People told us they enjoyed the meals provided by the home, describing them as “very good”. They said they could have drinks and snacks whenever they wished. One person said, “there’s always a choice and there’s plenty, you’d never go hungry here.” People’s nutritional needs were assessed to make sure they received sufficient food and fluids to maintain their health and people’s food preferences were recorded in their care plans. For example, one person’s care plan identified they liked to have “something small like a piece of cake and a hot drink before going to bed”. We saw people being assisted with their meals at breakfast and lunchtime. Staff sat beside each person who required support and helped them to enjoy their meal at their pace.

The home arranged for people to see health care professionals according to their individual needs. Care files contained information about people’s medical conditions and guided staff to be observant for signs of deterioration in a person’s health. Records were kept of referrals to GPs, community nurses and other health care specialists such as occupational therapists. The community nurses we spoke with during the inspection said the staff had the skills and knowledge to care for people well. One said “This is a lovely home; the staff are very friendly and caring.”

People said they were supported by kind and caring staff. One person said, “I get on very well with the staff. If you want something done t

Inspection areas



Updated 24 August 2016

The home was safe.

Staff understood their responsibilities in relation to protecting people from harm and abuse.

Potential risks relating to people�s care needs were identified, appropriately assessed and planned for.

Medicines were managed and administered safely.

Recruitment practices were safe and there were sufficient skilled staff to meet people�s needs.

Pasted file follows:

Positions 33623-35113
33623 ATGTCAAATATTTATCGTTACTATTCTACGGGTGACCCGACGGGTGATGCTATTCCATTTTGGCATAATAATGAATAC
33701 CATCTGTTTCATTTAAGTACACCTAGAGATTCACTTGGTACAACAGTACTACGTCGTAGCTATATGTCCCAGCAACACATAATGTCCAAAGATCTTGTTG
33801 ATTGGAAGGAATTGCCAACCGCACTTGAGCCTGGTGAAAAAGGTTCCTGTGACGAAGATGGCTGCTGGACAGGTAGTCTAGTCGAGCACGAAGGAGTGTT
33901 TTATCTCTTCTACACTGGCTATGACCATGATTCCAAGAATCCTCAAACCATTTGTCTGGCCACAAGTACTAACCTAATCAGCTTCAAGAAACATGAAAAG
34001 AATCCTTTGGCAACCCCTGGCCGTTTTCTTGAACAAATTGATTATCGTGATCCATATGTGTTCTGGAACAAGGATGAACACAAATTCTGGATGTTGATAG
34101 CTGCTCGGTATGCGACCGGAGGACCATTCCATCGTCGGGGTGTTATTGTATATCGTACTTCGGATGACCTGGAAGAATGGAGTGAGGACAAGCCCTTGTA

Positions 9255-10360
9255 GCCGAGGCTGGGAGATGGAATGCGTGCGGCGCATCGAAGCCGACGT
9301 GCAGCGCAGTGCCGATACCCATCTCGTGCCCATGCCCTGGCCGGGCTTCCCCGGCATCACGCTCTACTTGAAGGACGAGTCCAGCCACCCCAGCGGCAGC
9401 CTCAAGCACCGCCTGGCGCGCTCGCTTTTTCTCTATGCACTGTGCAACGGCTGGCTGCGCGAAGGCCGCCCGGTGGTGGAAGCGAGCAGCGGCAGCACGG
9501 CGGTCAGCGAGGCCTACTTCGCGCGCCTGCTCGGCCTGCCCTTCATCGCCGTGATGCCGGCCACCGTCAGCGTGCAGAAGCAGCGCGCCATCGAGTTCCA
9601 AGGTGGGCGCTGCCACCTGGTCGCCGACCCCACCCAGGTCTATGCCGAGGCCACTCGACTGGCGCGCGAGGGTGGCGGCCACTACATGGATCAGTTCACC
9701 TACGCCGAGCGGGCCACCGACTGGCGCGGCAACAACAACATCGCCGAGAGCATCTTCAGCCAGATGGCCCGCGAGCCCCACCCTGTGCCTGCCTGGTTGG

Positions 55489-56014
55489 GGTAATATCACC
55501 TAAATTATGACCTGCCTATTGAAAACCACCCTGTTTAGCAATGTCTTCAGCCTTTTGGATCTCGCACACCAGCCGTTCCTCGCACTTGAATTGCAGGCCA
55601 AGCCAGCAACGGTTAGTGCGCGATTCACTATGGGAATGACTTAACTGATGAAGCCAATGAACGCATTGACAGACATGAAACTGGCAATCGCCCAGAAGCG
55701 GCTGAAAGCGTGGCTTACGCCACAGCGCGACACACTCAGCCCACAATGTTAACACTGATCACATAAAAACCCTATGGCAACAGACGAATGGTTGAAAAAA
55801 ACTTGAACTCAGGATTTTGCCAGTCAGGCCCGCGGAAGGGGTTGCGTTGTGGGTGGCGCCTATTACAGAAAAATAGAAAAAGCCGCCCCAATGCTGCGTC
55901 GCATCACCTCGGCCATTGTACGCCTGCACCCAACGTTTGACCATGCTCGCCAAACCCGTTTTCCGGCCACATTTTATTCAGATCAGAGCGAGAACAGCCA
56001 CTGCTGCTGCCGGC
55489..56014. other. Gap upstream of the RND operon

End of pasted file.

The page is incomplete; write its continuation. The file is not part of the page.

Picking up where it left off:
Updated 24 August 2016

The home was effective.

People received support from staff who understood their needs and preferences well.

Meals were enjoyed by people. Those people who required support were assisted to eat and drink sufficient amounts to maintain their health.

Staff had an understanding of, and acted in line with, the principles of the Mental Capacity Act (MCA) 2005. This ensured that people�s rights were protected in relation to making decisions about their care and treatment.

People had prompt access to relevant health care professionals when needed.



Updated 24 August 2016

The home was caring.

People were supported by kind and caring staff.

People were involved in the planning of their care and were offered choices in how they wished their needs to be met.

People�s privacy and dignity were respected and their independence was promoted.



Updated 24 August 2016

The service was responsive.

Care plans accurately recorded people�s care needs as well as their likes, dislikes and preferences.

People were supported to take part in a variety of social activities.

People were supported to maintain relationships with people important to them.

People were confident that should they have a complaint, it would be listened to and acted on.



Updated 24 August 2016

The service was well-led.

There was a positive and open atmosphere at the home. People, staff and

relatives found the registered manager approachable and professional.

The registered manager carried out regular audits in order to monitor the quality of the care and support provided in the home.